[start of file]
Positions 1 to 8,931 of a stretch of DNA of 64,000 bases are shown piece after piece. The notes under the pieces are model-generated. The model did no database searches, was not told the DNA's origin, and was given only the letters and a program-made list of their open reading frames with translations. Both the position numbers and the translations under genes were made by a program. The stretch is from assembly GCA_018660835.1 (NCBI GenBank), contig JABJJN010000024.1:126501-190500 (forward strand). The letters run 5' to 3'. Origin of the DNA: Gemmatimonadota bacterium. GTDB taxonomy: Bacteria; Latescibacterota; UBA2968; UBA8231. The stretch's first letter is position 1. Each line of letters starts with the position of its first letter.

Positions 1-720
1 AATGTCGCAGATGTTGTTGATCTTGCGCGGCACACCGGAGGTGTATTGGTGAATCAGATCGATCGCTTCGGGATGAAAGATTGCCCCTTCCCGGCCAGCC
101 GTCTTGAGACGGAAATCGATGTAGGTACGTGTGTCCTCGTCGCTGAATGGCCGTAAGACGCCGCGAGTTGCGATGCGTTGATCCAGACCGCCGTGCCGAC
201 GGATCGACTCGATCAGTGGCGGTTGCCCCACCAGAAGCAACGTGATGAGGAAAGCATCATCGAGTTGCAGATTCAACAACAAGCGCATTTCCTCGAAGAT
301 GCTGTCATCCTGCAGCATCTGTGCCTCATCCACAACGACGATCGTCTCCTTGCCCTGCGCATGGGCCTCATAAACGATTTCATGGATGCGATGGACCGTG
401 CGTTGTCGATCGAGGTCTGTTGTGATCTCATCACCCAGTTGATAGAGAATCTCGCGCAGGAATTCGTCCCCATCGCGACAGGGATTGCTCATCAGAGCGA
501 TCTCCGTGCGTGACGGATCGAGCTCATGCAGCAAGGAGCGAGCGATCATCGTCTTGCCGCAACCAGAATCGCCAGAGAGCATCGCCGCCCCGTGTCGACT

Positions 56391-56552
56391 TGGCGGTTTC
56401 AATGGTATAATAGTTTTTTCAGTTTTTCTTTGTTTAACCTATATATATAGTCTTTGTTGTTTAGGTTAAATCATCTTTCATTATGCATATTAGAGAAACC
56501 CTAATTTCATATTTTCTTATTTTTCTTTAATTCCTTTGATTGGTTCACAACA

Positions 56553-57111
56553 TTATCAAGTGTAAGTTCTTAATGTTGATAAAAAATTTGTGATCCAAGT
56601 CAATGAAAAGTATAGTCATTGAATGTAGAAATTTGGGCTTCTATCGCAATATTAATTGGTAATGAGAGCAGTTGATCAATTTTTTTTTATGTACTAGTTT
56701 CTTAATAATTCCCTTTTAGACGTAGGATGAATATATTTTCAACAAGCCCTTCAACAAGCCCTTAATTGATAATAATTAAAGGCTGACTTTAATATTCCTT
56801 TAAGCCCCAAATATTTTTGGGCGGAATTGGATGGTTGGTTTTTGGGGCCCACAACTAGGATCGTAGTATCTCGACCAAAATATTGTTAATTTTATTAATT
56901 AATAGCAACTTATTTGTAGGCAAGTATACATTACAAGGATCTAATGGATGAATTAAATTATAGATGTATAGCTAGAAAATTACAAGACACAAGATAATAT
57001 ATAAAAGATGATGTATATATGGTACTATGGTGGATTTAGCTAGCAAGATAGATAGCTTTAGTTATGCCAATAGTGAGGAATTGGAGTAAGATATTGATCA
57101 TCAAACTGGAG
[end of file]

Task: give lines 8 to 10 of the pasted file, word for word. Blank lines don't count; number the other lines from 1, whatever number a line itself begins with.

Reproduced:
501 TCTCCGTGCGTGACGGATCGAGCTCATGCAGCAAGGAGCGAGCGATCATCGTCTTGCCGCAACCAGAATCGCCAGAGAGCATCGCCGCCCCGTGTCGACT

Positions 56391-56552
56391 TGGCGGTTTC